As we move from the rush of midterms, labs, and assignments into final exams I see an increasing number of students that are suffering from acute anxiety, stress, and a full spectrum of other ailments and viruses. It breaks my heart to see such highly capable and accomplished young people struggling with sleep disorders, headaches, anxiety, panic, substance dependency, and other destructive symptoms and behaviours.
Working now in an Engineering Faculty, I remind my students that they are not here just to learn the technical and theoretical, but to learn how to function as professional adults in a world filled with deadlines, pressure and high expectations. Since our admissions criteria is so very high, there is no doubt that these students have the intellectual capacity to succeed; what ends up putting students at the greatest risk is how effectively or ineffectively they manage their stress response.
What happens with some students is constant worry, and pressure moves from being an acute stressor to a chronic way of being. Worry and anxiety become a constant thought pattern and the impact of that leads to low energy levels, sleep issues, over and under-eating, depression, and massive self-doubt. If these thoughts go unchecked the body responds as if it is at real risk of harm “fight or flight” and this causes the release of stress hormones, that result in a deepening of the problems. This cycle then repeats and repeats until the student starts to feel as though he/she can no longer function.
As final exams draw near, I want to remind students of the importance of recognizing this cycle and intentionally responding with simple actions to counter the bodies stress response. When you notice yourself feeling a stress response, take a moment to focus on your breathing. Just by bringing attention to your breathing and focusing on a slow out-breath you can reverse some of your body’s automatic responses to stress and feel calm again.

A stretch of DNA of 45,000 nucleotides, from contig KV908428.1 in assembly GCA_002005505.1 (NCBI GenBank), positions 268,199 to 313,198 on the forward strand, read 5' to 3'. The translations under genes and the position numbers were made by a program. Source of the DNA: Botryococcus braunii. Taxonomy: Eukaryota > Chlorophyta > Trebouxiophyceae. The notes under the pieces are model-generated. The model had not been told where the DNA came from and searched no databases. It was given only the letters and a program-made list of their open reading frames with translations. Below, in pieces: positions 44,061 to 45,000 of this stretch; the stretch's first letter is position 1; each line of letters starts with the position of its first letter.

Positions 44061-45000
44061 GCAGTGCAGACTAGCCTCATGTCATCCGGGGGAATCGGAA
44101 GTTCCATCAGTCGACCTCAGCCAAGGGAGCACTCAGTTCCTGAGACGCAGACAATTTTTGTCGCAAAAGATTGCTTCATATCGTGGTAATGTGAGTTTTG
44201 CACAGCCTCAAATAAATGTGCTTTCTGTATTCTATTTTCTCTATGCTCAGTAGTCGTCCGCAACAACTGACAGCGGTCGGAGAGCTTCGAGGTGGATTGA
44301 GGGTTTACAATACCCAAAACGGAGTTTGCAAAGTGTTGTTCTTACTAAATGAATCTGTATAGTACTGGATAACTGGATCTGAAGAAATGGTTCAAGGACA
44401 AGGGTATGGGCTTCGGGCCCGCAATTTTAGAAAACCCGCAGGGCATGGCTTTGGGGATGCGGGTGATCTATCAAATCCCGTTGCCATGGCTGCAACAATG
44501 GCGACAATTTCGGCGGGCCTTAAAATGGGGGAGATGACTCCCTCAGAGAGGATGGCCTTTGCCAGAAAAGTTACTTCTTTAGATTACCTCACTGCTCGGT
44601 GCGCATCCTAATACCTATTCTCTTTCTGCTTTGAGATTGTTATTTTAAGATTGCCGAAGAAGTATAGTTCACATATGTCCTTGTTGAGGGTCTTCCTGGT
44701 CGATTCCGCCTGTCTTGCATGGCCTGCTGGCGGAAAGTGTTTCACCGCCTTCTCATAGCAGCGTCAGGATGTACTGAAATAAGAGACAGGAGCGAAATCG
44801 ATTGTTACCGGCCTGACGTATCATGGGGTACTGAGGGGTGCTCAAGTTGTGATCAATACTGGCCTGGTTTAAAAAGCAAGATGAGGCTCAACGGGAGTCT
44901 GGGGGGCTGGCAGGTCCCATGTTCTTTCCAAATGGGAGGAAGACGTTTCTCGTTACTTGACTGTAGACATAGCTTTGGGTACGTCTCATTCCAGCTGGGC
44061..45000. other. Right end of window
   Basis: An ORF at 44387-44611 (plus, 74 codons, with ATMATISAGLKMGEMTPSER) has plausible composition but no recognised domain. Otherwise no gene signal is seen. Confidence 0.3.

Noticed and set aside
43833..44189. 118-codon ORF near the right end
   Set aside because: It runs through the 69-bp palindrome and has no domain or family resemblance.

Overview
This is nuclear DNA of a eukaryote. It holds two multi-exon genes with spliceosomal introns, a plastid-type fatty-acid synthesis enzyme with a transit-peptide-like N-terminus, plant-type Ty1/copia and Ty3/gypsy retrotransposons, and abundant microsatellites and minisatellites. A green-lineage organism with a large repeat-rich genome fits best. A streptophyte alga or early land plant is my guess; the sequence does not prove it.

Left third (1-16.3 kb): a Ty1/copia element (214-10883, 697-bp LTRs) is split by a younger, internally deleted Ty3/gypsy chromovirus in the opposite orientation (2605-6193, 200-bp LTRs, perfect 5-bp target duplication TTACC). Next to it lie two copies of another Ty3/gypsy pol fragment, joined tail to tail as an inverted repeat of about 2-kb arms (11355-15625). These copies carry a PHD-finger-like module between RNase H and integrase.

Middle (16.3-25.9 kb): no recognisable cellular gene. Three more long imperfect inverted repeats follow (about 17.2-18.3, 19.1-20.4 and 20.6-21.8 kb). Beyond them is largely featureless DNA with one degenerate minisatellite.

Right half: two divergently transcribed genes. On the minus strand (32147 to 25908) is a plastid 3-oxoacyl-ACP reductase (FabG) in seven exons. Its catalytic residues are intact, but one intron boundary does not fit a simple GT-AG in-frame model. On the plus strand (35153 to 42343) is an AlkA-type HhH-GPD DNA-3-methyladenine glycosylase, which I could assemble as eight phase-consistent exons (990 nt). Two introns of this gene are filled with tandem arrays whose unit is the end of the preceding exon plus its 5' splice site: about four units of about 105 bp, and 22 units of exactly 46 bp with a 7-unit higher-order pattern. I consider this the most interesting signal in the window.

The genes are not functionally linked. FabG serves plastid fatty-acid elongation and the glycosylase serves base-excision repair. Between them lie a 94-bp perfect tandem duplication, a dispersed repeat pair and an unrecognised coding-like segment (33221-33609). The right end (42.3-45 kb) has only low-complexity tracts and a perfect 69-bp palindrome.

Rather than responding to the stress and pressure of exams by working longer and harder at studying, work smarter and shorter. Build into your exam routine time for play, exercise and sleep. To claim that you don’t have time for these activities will only contribute to your stress, will cause you to be less able to focus and will make it seem like you need to study longer, when really what you need most is a break. The impact of stress activation is that it shuts down your prefrontal cortex and makes it harder for you to think clearly. So take the time to engage in whatever activities help you to feel a sense of calm and well-being.
Lastly, if you are struggling to manage your stress reach out for help. Visit your academic counselling office and get referred to campus and community services that can help you.
The stress and anxiety that you are feeling is not a sign of weakness, if anything, the smartest and most capable people I know are often the ones that struggle the most with these things. We need to talk openly about it and realize that healthy mindfulness practices are as important as healthy eating, not smoking, exercise, and sleep.
So during this busy and stressful time of year make and take the time to care for yourself, body, mind, and soul.